Successful cooperative learning training : a case study in initial teacher education (ITE)

McAlister, Clare and Casal, Sonia (2012) Successful cooperative learning training : a case study in initial teacher education (ITE). In: European Conference on Educational Research 2012, 2012-09-18 - 2012-09-21. (Unpublished) (

Full text not available in this repository.Request a copy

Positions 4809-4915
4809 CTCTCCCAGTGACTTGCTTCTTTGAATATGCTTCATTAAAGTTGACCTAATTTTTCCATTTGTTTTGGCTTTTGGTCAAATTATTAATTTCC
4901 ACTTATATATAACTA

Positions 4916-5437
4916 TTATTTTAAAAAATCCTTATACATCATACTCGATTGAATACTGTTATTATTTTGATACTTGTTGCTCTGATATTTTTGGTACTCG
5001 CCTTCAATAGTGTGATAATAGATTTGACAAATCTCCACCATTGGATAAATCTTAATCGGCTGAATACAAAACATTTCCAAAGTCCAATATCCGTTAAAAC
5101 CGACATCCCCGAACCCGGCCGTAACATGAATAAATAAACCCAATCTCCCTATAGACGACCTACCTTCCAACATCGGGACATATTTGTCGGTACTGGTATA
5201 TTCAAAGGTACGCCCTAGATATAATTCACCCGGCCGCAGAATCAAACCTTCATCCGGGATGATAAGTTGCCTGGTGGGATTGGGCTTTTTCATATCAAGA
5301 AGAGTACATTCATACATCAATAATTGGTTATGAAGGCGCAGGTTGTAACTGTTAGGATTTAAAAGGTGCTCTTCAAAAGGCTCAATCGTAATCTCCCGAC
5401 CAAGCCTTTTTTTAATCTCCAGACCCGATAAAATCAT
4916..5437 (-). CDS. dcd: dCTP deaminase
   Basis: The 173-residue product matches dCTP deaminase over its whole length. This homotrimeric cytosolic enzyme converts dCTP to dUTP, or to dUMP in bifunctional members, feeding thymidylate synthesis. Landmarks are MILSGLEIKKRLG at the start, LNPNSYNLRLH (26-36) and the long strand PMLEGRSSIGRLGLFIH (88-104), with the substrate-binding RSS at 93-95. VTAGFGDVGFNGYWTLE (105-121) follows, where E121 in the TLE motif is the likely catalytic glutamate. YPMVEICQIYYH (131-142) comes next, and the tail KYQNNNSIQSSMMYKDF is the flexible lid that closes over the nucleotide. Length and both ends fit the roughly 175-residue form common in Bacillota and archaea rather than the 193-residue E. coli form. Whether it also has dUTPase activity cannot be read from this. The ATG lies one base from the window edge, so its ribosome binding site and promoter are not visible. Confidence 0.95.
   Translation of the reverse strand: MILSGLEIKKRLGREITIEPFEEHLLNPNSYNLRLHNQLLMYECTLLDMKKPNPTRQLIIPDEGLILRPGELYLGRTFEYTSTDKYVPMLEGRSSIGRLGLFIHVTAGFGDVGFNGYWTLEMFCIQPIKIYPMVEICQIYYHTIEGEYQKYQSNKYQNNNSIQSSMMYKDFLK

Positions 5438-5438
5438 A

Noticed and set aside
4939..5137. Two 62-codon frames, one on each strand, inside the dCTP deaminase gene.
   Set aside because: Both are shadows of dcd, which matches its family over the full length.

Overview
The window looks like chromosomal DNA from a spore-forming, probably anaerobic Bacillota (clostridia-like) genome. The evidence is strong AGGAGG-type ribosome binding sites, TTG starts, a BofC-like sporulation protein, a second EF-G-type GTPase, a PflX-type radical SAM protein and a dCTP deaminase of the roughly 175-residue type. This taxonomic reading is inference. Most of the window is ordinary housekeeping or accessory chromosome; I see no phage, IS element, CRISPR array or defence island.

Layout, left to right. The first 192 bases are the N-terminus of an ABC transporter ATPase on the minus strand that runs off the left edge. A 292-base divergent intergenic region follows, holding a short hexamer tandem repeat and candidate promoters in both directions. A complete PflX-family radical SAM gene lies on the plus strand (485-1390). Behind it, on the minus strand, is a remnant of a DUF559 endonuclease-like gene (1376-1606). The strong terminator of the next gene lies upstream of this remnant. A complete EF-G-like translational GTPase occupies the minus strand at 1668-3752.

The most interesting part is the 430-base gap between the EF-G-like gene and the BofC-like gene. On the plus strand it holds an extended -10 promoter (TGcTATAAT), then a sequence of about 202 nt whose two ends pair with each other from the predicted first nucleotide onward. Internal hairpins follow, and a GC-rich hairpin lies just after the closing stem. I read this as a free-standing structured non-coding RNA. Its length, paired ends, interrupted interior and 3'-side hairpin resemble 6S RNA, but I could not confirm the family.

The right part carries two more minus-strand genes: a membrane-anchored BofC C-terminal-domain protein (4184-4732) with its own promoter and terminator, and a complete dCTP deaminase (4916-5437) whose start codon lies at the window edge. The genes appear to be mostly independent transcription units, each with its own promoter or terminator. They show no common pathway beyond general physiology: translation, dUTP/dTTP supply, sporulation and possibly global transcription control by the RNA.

Cooperative learning has been described as a worldwide phenomenon which is being increasingly used across Europe. It can be defined as ‘the instructional use of small groups so that students work together to maximise their own and each other’s learning’ (Johnson et al., 1990: 4) and can be used across all subject areas and stages of schooling. ‘…One of the ‘best practices’ in education’, as Sapon-Shevin (2004: 3) comes to describe it. However, implementing cooperative learning successfully –fostering open communication between teachers and students, promoting investigation, problem-solving and reasoning - takes skill and understanding of the theory that supports practice. Teacher competence in delivering it well, thus, has been identified as an essential feature in its systematic implementation (Webb, 1988; Oortwijn et al., 2007). The first problem one encounters when implementing cooperative learning successfully stems from ITE itself. Schelfhout et al. (2006) stress the fact that teacher education institutions tend to tutor in a teaching-focused way and that the theoretical knowledge absorbed during ITE may not include a practical use, believing that student teachers will put theory into practice from what they learn in lectures and from what they see on placement. It is a model based on transmission rather than on transaction or transformation (Sharan, 2010: 306). Moreover, there are perceptions that some teacher education institutions ‘are not always inclined to teach the latest innovative thoughts about learning and instruction’ (Schelfhout et al., 2006: 877). A second hurdle in teacher education derives from pre-existing conceptions of student teachers about learning and teaching in general and cooperative learning in particular, which may interfere with the new ideas they are presented with. This may be a consequence of the situation mentioned above, as their classes in schools and at university were generally more teacher-focused (Schelfhout et al., 2006: 879). A third area of concern is that, since cooperative learning presents a significant shift in practice for some teachers, even experienced teachers need follow up support. As Foote et al (2004) and Helbert (2009) point out: on the one hand, student teachers can be assigned to a school placement that provides no support or guidance on how to implement cooperative learning. On the other hand, student teachers trained in cooperative learning tend to use a variety of techniques immediately after training but, as the school year progresses, this number decreases to one or two, possibly due to this lack of support. This research, carried out in Scotland, aims to highlight the ingredients of a successful ITE course on cooperative learning. Our hypothesis is that if it is desired that student teachers use cooperative learning techniques in their school settings regularly, it is essential to take these three factors into consideration: 1) use a learning-based approach rather than a teaching-based approach on ITE; 2) change student teachers previous conceptions gradually and 3) provide them with support.